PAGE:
Yoozername
Posts: 1121
Joined: Fri Mar 03, 2006 10:42 pm

RE: US Artillery in WWII: 105mm firing rate

Post by Yoozername »

I would think the 88, when firing at near vertical elevations (AA) would not exhibit this obviously unwanted angular motion.  Mostly because gravity is not effecting the long parallel hanging off like a beam.  'Accuracy' is not that much of an issue when shooting AA.  88s would fire into a 'box' and the fleet of bombers would have to keep formation and fly through it.
 
When firing AT, I would almost guartantee that angular motion seen in the videos is going to change the range of the high velocity shot.  It needs to dampen out before the next round.  And that second video shows some fast firing. 
 
I have also seen video of the 88s firing indirect as artillery and the rounds are being fired at something like every 3 seconds.  Again, if the barrel does not stop moving, the angular change would translate into a large spread of HE rounds.
 
I remember a discussion I had with rexford and he was stating that the 88 had greater dispersion than he would expect.  I believe we came to a conclusion that its 'accuracy' fame was because the crews had good range-finders so they could take the range-estimation error out of the equation.  They had a great rate of fire and therefore could get hits and the impression of accuracy.
Hellmann
Posts: 25
Joined: Tue Apr 12, 2011 5:31 pm

RE: US Artillery in WWII: 105mm firing rate

Post by Hellmann »

All I'm going to say in response to that is, my grandfather was a German tanker, and I would like nothing more than to see the Yoozername losername moron's head exploded by an 88 shell.
Yoozername
Posts: 1121
Joined: Fri Mar 03, 2006 10:42 pm

RE: US Artillery in WWII: 105mm firing rate

Post by Yoozername »

ORIGINAL: Hellmann

All I'm going to say in response to that is, my grandfather was a German tanker, and I would like nothing more than to see the Yoozername losername moron's head exploded by an 88 shell.


OHHHHH YEEEAAAHHHH??? My grandmother made Lt. Colonel in the Coast Guard reserves and she would scrape you off like a barnacle...
Hellmann
Posts: 25
Joined: Tue Apr 12, 2011 5:31 pm

RE: US Artillery in WWII: 105mm firing rate

Post by Hellmann »


OHHHHH YEEEAAAHHHH??? My grandmother made Lt. Colonel in the Coast Guard reserves and she would scrape you off like a barnacle...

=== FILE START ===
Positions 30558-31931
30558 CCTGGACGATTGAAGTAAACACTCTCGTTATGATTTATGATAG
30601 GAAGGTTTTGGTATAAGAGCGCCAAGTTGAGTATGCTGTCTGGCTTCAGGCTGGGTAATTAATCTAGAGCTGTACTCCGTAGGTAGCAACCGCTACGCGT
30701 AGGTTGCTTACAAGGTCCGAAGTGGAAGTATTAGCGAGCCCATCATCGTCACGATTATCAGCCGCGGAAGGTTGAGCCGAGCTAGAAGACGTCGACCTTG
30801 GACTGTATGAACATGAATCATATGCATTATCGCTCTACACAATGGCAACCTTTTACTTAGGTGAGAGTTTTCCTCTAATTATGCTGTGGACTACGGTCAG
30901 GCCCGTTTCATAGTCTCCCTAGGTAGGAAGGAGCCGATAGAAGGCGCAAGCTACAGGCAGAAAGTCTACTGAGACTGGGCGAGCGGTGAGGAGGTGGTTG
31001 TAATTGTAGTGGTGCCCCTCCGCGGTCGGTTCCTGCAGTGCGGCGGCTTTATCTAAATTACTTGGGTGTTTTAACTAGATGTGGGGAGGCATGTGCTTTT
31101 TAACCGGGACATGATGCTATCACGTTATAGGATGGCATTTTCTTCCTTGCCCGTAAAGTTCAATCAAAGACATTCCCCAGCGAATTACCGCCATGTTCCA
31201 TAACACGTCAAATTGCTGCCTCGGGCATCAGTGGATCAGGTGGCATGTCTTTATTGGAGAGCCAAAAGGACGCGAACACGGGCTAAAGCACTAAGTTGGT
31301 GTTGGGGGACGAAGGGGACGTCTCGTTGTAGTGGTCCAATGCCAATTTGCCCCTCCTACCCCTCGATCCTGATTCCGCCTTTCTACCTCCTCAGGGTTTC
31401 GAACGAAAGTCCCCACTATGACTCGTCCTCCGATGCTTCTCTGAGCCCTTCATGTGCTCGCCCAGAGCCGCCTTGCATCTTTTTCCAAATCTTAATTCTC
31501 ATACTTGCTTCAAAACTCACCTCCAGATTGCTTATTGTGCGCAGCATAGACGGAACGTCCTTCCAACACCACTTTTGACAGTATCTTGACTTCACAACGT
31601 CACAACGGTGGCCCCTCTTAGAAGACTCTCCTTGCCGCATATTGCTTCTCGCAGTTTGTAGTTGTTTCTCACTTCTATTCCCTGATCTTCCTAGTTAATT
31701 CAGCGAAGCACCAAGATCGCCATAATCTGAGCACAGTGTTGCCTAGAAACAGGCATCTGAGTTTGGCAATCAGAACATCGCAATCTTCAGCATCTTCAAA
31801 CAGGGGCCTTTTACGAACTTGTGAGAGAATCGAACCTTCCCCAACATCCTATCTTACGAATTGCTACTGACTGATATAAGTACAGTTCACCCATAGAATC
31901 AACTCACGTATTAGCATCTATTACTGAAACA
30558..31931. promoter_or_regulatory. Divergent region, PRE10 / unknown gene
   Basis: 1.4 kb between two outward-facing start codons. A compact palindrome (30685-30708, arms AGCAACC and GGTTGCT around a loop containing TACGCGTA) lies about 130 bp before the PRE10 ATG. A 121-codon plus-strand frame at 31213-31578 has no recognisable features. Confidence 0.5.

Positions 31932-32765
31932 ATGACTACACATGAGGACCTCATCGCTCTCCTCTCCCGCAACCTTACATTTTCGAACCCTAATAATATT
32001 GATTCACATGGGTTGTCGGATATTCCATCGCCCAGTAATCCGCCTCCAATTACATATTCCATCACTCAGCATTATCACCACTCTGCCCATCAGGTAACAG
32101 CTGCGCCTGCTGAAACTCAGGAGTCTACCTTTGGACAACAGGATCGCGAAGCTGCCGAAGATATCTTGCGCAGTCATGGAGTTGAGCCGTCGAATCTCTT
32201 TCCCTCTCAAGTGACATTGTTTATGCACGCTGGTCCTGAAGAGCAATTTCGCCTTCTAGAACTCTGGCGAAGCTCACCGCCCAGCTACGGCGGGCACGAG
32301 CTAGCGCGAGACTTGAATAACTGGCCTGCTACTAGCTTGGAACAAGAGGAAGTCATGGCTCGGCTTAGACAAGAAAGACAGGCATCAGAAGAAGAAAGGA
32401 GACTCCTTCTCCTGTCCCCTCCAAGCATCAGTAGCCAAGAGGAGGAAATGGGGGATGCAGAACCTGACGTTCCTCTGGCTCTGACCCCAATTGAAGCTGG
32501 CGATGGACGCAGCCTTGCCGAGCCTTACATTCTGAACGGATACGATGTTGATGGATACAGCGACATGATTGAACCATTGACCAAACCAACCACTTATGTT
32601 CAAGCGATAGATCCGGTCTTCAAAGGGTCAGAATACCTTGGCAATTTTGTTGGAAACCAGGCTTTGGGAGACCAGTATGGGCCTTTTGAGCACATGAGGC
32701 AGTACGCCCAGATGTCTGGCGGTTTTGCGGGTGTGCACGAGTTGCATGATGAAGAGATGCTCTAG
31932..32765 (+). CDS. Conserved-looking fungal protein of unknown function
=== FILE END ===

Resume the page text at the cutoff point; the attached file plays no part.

Thing is, I didn't say what he would've done to you. I just said I'd like to see him make mincemeat of a coward like you. So, somehow your grandmother is in the picture now? Seems like everyone else is in the frame now except your sorry ass self? Ah yes... how convenient.....
Yoozername
Posts: 1121
Joined: Fri Mar 03, 2006 10:42 pm

RE: US Artillery in WWII: 105mm firing rate

Post by Yoozername »

 
I think you have taken the 'Asshat-of-the-Week' award.  Congrats. 

And who said the Germans don't have a sense of humor?
Hellmann
Posts: 25
Joined: Tue Apr 12, 2011 5:31 pm

RE: US Artillery in WWII: 105mm firing rate

Post by Hellmann »

I am German, so YOU are the "asshat of the week/month/year", congrats!
Yoozername
Posts: 1121
Joined: Fri Mar 03, 2006 10:42 pm

RE: US Artillery in WWII: 105mm firing rate

Post by Yoozername »

I would have never have guessed...
Hellmann
Posts: 25
Joined: Tue Apr 12, 2011 5:31 pm

RE: US Artillery in WWII: 105mm firing rate

Post by Hellmann »

ORIGINAL: Yoozername

I would have never have guessed...
Indeed, same as I would have never guessed you were an asshat.......
Yoozername
Posts: 1121
Joined: Fri Mar 03, 2006 10:42 pm

RE: US Artillery in WWII: 105mm firing rate

Post by Yoozername »

Is this your granpa? I would hate for a comic-book hero to make me into mincemeat...

Image
Hellmann
Posts: 25
Joined: Tue Apr 12, 2011 5:31 pm

RE: US Artillery in WWII: 105mm firing rate

Post by Hellmann »

ORIGINAL: Yoozername

Is this your granpa? I would hate for a comic-book hero to make me into mincemeat...

Image
Funnily enough... no a comic book cartoon isn't actually my grandfather... surprise surprise... but if you would prefer, I'd make you into mincemeat anytime you like by meeting me? Oh wait.. you can't actually do that? Oh dear, what a shame... what a little coward you are, for all to see...
Yoozername
Posts: 1121
Joined: Fri Mar 03, 2006 10:42 pm

RE: US Artillery in WWII: 105mm firing rate

Post by Yoozername »

Sure. Where do you live?
User avatar
Mad Russian
Posts: 13256
Joined: Sat Mar 15, 2008 9:29 pm
Location: Texas

RE: US Artillery in WWII: 105mm firing rate

Post by Mad Russian »

Guys, this is going nowhere. We need to get back to the topic at hand.

Good Hunting.

MR
The most expensive thing in the world is free time.

Founder of HSG scenario design group for Combat Mission.
Panzer Command Ostfront Development Team.
Flashpoint Campaigns: Red Storm Development Team.
Post Reply

Return to “Panzer Command: Ostfront”